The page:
Photo Credit: Wikimedia<p>The study used 919 American (mostly white) women ages 18-70 who rated 30 pictures of men they were shown with various stages of facial hair growth. The photographs depicted men with faces that had been digitally altered to look more feminine or more masculine, with a beard and without a beard. The women rated the men according to perceived attractiveness for long-term and short-term relationships. The study found that the more facial hair the men had, the higher the men were rated on their attractiveness, particularly for their suitability for a long-term relationship.</p><p>Part of this might be attributed to facial masculinity — i.e. protruding brow ridge, wide cheekbones, thick jawline, and deeply set narrow eyes — which conveys information to a woman about a man's underlying health and formidability. Women tend to associate more masculine faces with physical strength and social assertiveness. It can also indicate a man with a superior immune response. The researchers suggested that their findings favoring bearded men could be due to the fact that facial hair enhances the masculine facial features on a man's face, like creating the illusion of a thicker jaw line. This could communicate direct benefits to women like resources and protection that would enhance survival among mothers and their infants. In other words, while a beard doesn't mean superior genetics in and of itself, it might be a primitive, ornamental way of saying, "Hey girl, I'm a testosterone-fueled lean, mean, pathogen fighting machine." <br></p><p>It could also be that a beard becomes its own destiny. The researchers in this study cite prior research that found that by growing a beard, men felt more masculine and had higher levels of serum testosterone, which was linked to a higher level of social dominance. They also tended to subscribe to more old-school beliefs about gender roles in their relationships with women as compared to men with clean-shaven faces.<span></span><br></p>
What does disgust have to do with beard preference?<p>Obviously, not all women dig beards. The researchers were particularly interested in what traits make a women prefer bearded men over clean-shaven faces. They looked into several factors including a woman's disgust levels on various concepts, her desire to become pregnant, and her exposure to facial hair in her personal life. </p><p>According to the study, women who were not into facial hair were turned-off by potential parasites or other critters they imagined could be in the hair or skin. Women ranking high on this "ectoparasite disgust" scale might have viewed beards as a sign of poor grooming habits. However, women who ranked higher in levels of "pathogen" did find the bearded men to be desirable, possibly because they perceived beards as a signal of good health and immune function. An intriguing discovery in the study was links to morality. Women who displayed higher levels of "moral disgust," or feelings of repugnance toward taboo behaviors, were more likely to prefer hairy faces. The authors opined that this could reflect a link between beardedness, politically conservative outlooks, and traditional views regarding performances of masculinity in heterosexual relationships.</p>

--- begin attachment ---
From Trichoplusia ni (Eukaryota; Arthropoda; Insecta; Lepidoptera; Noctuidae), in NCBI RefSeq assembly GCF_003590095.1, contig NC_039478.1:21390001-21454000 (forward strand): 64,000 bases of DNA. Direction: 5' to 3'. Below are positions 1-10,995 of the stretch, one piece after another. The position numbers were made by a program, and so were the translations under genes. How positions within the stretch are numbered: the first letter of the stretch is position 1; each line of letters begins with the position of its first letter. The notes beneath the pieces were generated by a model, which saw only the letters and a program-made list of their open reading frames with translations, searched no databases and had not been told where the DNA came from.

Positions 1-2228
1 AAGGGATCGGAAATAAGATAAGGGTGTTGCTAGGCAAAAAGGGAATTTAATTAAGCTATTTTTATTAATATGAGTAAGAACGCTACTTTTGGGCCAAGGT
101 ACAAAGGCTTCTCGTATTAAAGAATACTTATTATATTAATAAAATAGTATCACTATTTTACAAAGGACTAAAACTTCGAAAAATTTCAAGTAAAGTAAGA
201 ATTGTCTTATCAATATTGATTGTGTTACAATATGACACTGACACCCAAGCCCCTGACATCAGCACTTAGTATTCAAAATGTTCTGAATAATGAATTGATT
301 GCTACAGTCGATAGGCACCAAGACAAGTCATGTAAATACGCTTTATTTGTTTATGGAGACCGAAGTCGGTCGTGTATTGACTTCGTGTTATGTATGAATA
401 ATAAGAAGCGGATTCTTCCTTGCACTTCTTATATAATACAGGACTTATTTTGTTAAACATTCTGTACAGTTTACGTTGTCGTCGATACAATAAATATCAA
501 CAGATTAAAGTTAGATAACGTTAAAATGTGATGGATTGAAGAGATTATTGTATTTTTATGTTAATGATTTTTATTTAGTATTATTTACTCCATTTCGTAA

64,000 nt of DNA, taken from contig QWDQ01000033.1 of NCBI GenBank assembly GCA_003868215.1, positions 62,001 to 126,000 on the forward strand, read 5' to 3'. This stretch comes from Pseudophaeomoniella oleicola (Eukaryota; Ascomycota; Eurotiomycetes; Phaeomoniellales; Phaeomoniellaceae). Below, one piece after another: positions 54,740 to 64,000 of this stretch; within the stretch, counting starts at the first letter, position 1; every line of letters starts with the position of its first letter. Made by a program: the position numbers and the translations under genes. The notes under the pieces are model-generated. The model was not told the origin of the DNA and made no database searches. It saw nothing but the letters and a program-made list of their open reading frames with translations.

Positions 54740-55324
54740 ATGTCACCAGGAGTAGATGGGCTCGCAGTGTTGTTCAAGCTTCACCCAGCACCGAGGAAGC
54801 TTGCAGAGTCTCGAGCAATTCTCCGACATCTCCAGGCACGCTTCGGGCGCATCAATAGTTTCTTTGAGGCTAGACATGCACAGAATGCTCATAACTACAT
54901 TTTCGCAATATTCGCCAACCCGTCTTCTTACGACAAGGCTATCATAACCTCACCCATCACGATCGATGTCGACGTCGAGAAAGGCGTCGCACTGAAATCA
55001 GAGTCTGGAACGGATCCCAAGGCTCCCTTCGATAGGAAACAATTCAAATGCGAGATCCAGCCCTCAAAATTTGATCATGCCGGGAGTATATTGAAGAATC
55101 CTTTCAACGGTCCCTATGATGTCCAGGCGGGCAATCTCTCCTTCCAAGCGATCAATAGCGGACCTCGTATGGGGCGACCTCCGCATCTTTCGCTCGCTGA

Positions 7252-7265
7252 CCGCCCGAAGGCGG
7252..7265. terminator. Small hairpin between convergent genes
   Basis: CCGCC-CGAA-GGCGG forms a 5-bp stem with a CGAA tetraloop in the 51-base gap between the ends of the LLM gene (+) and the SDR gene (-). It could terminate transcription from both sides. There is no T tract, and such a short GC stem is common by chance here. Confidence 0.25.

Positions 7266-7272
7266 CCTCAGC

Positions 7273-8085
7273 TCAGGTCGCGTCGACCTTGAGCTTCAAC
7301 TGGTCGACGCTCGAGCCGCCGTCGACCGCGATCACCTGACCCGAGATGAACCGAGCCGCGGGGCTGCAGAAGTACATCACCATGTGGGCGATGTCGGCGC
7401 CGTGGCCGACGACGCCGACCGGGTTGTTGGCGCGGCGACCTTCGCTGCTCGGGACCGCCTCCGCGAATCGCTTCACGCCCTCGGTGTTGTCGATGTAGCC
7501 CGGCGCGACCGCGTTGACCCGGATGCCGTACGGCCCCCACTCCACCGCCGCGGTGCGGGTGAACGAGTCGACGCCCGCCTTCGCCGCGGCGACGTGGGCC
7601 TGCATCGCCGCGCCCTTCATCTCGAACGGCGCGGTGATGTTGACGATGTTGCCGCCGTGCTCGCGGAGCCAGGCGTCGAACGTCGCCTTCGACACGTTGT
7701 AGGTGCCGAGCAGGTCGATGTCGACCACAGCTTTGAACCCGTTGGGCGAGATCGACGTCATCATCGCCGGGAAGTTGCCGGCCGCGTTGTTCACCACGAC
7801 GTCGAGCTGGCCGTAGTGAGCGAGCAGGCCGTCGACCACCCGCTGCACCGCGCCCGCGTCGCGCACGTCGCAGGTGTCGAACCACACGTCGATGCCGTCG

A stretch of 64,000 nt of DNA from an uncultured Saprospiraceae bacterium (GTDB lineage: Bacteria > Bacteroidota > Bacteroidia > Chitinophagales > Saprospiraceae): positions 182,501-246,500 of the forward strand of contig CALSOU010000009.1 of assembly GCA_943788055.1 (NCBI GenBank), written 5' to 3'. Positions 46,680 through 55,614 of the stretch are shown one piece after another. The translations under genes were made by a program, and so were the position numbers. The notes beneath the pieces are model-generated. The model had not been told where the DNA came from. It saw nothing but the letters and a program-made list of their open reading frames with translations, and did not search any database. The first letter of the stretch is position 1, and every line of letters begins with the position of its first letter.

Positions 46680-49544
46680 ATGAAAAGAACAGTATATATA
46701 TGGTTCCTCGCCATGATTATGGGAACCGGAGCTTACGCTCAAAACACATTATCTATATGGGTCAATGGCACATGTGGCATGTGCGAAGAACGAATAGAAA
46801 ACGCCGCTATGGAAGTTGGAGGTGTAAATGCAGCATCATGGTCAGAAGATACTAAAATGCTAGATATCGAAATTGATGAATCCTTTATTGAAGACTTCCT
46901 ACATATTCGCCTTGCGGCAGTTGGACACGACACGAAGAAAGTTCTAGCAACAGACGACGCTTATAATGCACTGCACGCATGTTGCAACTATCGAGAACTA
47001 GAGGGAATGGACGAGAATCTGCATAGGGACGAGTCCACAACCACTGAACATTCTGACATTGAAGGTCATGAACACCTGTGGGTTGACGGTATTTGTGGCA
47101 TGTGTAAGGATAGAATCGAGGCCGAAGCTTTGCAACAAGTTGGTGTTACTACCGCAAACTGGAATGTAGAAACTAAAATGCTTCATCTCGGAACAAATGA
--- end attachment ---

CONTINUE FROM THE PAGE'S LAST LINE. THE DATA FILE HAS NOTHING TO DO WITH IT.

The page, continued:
Additional findings<img type="lazy-image" data-runner-src="https://assets.rebelmouse.io/eyJhbGciOiJIUzI1NiIsInR5cCI6IkpXVCJ9.eyJpbWFnZSI6Imh0dHBzOi8vYXNzZXRzLnJibC5tcy8yMjU5OTg1My9vcmlnaW4uZ2lmIiwiZXhwaXJlc19hdCI6MTYyNDI1NjUyOX0.P9B8WbmJR0q4nfzYZKbuNSA-2SAigVWJgrQE-_Gxlds/img.gif?width=980" id="49143" class="rm-shortcode" data-rm-shortcode-id="2ed3b1d6f20fc170bf2974646e565e8d" data-rm-shortcode-name="rebelmouse-image" />Giphy<p>The correlations that existed between married and single women's rating on the attractiveness of beards were not particularly clear, although the researchers noted that single and married women who wanted children tended to find beards more attractive than the women who didn't want children. They also found that women with bearded husbands found beards to be more attractive, which might indicate that social exposure to beards influences how desirable they are perceived of as being. Or it could be that men with wives who like beards grow beards.</p><p>It's important to note that culture plays a huge role in how attractive women perceive certain male characteristics as being. This study looked at a small, culturally specific group of American women, so no big, universal claims should be made about masculinity, facial hair, and male desirability to women. However, research like this is important in highlighting how human grooming decisions are driven by much more than fashion trends. Sociobiological, economic, and ecological factors all play a part in the way we choose to present ourselves.</p>